Executive Director of International Energy Agency (IEA) Fatih Birol has warned of possible energy shortages next winter as relatively little new liquefied natural gas (LNG) is coming to the market while China's consumption is set to rise this year.
Birol told Reuters on the sidelines of the annual Munich Security Conference on Saturday that European governments made many correct decisions over the last year to ensure energy supply, such as building more LNG terminals to replace pipeline deliveries of Russian gas, adding that they also got lucky with a mild winter dampening demand while economic weakness in China led to the first drop in consumption there for 40 years.
"For this winter it is right to say that we are off the hook, and if there are no last-minute surprises, we should get through, maybe with some bruises here and there," Birol noted, while raising the question: "what happens next winter"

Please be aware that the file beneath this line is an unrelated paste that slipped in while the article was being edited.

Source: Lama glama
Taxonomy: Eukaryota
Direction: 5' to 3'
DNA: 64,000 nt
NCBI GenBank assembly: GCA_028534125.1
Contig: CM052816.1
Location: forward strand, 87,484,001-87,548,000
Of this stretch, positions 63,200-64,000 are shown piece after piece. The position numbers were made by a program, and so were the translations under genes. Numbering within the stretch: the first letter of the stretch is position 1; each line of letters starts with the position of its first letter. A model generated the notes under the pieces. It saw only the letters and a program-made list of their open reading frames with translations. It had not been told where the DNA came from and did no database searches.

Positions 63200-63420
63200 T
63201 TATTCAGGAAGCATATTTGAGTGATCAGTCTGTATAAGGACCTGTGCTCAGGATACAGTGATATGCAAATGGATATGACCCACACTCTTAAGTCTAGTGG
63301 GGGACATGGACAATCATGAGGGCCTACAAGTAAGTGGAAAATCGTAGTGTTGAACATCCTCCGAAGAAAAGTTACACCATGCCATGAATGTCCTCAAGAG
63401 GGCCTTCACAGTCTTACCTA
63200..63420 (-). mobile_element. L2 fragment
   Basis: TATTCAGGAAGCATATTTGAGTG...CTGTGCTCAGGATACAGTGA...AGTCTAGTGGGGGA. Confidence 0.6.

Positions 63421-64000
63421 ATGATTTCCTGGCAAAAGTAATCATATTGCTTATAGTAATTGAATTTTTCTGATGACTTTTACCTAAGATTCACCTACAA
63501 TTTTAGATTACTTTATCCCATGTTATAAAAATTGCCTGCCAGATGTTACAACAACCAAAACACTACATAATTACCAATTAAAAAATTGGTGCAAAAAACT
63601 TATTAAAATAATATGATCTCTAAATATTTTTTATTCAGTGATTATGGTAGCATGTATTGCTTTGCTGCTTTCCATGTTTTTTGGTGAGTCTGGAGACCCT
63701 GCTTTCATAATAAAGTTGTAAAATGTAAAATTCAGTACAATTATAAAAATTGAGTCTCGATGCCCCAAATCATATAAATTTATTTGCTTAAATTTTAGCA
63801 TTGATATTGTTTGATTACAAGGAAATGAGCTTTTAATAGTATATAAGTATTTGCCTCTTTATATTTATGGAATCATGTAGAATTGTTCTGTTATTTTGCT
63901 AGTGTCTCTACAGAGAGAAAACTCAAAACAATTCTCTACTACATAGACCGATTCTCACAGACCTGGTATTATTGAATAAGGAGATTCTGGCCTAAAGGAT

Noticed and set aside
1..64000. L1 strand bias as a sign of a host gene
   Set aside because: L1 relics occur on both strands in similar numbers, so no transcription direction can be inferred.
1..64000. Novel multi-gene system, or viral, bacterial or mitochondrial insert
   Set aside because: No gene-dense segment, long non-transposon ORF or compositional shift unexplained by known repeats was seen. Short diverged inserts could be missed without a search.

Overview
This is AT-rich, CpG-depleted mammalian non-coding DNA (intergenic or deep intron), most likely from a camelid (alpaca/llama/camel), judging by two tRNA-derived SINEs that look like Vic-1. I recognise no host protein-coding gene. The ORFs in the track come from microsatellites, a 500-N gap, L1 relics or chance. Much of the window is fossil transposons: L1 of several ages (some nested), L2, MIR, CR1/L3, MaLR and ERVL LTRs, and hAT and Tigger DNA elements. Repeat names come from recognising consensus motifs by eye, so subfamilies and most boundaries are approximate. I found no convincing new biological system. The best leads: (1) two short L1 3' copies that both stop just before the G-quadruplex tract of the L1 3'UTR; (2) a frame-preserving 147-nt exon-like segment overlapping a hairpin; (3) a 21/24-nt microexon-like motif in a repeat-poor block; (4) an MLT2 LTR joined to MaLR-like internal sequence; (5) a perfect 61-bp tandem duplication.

Birol said an additional 23 billion cubic metres (bcm) of LNG is expected this year, adding that even with an only small increase in economic output as pandemic restrictions ease, China would likely swallow 80 percent of the extra gas.
"Even though we have enough LNG import terminals, there may not be enough gas to import and therefore it will not be easy this coming winter for Europe," he said, pointing out that this would likely push prices up again.
Even with a renewed push to develop new gas fields, it would be years before they came online, he said, explaining that households and firms need to continue efforts to reduce gas usage while renewable energy output needs to expand faster.
Birol also warned countries that had decided to phase out nuclear energy to reconsider if this was the best time to do so, saying that the temporary extension of Germany's last nuclear plants until April was a step in the right direction.